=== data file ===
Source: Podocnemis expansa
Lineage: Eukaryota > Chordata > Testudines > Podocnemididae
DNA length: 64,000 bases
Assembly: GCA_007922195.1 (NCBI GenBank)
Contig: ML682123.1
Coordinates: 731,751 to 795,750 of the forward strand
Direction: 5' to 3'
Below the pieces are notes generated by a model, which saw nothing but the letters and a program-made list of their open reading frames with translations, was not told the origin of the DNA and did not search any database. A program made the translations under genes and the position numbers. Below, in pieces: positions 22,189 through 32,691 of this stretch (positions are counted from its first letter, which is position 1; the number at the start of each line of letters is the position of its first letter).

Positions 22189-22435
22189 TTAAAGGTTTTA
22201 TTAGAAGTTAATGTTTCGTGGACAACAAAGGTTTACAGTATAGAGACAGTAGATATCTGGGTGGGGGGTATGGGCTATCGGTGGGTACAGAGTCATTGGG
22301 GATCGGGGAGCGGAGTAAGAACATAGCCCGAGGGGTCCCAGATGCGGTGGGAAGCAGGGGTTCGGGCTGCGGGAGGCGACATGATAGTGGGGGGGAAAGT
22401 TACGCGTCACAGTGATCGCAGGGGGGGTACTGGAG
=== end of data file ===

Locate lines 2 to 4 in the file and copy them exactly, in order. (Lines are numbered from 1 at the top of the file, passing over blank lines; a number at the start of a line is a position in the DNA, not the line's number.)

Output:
Lineage: Eukaryota > Chordata > Testudines > Podocnemididae
DNA length: 64,000 bases
Assembly: GCA_007922195.1 (NCBI GenBank)